The first diesel Jaguar XF has arrived in the United States. But it's not destined for a showroom, and it's not headed to a waiting customer. No, Jaguar has slightly more ambitious plans for this particular oil-burning sedan.

The 2.2-liter diesel four will propel this XF on a cross-country journey that will take it from New York to Los Angeles – a trip across eleven states and 2,800 miles – over the course of seven days. The goal is to see how far the car can travel on a single tank of fuel, and follows a similar exercise undertaken in Europe that took another XF diesel across 816 miles from Castle Bromwich in the UK to Munich, Germany, on a single tank, returning an average of 57 miles per gallon.

Observers can track this trip's progress on the company's Facebook page and Twitter feed, and we'll be sure to report on the venture's results once it's reached the Pacific coast. Details in the press release after the jump.
Show full PR text
ELEVEN STATES, 2,800-MILES, SEVEN DAYS: XF 2.2 SETS OUT TO CROSS NORTH AMERICA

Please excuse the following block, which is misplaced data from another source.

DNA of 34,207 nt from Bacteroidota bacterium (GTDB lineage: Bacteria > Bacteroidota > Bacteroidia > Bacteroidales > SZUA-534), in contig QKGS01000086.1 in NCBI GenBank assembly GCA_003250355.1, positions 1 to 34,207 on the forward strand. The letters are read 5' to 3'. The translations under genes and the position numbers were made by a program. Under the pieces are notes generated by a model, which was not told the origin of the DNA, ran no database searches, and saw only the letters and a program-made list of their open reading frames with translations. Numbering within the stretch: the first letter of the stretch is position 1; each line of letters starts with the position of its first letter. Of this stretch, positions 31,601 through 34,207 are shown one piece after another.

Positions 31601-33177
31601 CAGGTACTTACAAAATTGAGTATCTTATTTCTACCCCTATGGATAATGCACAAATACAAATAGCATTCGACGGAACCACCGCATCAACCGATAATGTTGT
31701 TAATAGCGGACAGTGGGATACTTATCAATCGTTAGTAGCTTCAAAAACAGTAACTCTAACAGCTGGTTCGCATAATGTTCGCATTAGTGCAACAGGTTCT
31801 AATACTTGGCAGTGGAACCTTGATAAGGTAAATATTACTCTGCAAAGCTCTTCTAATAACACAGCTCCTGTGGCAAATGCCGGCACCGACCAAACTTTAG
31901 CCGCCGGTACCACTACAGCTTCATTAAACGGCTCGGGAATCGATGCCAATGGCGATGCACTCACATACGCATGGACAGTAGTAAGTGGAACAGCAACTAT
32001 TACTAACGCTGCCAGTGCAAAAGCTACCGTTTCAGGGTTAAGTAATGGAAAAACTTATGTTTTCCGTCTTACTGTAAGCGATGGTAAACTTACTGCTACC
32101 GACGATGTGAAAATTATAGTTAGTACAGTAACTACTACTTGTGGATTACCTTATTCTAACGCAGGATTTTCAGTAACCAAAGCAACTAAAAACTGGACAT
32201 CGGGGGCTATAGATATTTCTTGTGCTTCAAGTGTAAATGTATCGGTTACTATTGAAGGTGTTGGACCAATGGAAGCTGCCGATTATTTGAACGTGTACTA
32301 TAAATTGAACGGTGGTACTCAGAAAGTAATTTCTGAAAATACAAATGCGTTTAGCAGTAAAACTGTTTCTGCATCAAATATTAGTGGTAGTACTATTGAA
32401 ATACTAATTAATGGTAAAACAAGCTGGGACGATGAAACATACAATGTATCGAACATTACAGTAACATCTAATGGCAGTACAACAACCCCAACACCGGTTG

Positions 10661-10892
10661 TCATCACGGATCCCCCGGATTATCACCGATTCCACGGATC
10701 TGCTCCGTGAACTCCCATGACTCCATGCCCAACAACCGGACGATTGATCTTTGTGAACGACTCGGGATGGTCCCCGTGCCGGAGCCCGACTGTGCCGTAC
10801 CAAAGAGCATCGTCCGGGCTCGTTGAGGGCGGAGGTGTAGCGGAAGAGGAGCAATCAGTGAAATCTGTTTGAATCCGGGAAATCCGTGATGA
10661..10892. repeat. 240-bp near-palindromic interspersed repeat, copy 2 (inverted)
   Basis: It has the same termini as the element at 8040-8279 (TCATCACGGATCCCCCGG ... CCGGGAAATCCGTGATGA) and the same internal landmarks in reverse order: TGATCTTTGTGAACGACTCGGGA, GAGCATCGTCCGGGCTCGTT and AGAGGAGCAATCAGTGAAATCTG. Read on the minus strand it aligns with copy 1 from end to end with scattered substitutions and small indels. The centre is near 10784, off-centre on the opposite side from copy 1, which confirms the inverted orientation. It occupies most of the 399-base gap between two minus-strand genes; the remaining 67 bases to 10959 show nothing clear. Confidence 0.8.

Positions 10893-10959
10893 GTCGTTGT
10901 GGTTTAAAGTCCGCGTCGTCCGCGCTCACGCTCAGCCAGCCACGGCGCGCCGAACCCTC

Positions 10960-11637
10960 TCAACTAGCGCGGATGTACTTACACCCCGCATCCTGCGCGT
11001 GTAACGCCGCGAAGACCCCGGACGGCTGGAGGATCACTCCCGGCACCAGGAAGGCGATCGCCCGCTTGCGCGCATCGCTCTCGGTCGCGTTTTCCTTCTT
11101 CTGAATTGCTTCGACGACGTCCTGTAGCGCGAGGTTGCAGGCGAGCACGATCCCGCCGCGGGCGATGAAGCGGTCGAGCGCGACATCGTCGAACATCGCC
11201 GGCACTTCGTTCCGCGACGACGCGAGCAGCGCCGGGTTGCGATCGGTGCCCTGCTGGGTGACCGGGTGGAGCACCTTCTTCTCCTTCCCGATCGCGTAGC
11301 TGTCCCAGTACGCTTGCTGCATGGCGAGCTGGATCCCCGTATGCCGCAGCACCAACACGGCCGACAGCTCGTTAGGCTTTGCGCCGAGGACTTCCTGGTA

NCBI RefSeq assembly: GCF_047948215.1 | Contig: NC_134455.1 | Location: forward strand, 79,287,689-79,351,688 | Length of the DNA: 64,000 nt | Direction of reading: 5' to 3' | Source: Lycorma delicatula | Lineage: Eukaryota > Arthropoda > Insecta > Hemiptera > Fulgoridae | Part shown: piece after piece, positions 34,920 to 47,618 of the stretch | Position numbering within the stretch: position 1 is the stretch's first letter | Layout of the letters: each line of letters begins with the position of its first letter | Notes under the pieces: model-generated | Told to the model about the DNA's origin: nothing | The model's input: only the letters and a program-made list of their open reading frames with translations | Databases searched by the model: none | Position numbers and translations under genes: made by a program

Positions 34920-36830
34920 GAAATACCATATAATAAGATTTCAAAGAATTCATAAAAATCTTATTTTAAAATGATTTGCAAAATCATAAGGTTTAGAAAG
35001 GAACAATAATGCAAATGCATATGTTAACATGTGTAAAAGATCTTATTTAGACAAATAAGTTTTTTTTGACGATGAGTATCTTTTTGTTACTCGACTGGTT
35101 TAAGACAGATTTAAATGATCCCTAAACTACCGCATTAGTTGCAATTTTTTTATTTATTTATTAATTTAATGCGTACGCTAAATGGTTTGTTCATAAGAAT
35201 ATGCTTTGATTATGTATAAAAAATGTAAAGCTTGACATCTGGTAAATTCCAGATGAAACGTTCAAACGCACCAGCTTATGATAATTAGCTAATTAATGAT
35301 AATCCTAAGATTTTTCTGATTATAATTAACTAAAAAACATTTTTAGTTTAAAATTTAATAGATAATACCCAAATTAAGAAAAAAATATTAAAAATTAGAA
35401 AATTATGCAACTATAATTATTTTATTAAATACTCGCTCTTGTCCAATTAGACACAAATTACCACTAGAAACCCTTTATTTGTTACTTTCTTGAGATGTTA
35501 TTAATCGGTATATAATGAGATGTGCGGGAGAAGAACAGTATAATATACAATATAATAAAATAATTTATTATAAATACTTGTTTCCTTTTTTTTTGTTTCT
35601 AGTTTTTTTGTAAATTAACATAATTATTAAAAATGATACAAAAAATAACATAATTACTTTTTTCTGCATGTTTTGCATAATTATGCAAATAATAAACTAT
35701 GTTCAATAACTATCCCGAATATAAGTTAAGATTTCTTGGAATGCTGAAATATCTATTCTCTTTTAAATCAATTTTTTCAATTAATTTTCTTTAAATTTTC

At 13:15 GMT today a Jaguar XF 2.2-litre diesel departed New York City with the aim of arriving in Los Angeles, California in seven days time - a journey spanning over 2,800 miles and 11 states.

With independent UK test drivers David and Alexander Madgwick at the wheel, the British-registered XF will cross a continent in order to evaluate just how frugal the 2.2-litre four-cylinder diesel engine can be.

A GPS device will be fitted to the car to allow the project to be interactive – the daily progress of the XF as it travels from coast to coast, its average speed and economy can be tracked at either www.facebook.com/Jaguar or www.twitter.com/Jaguar (#XFCoast2Coast). Fresh images will also be posted daily.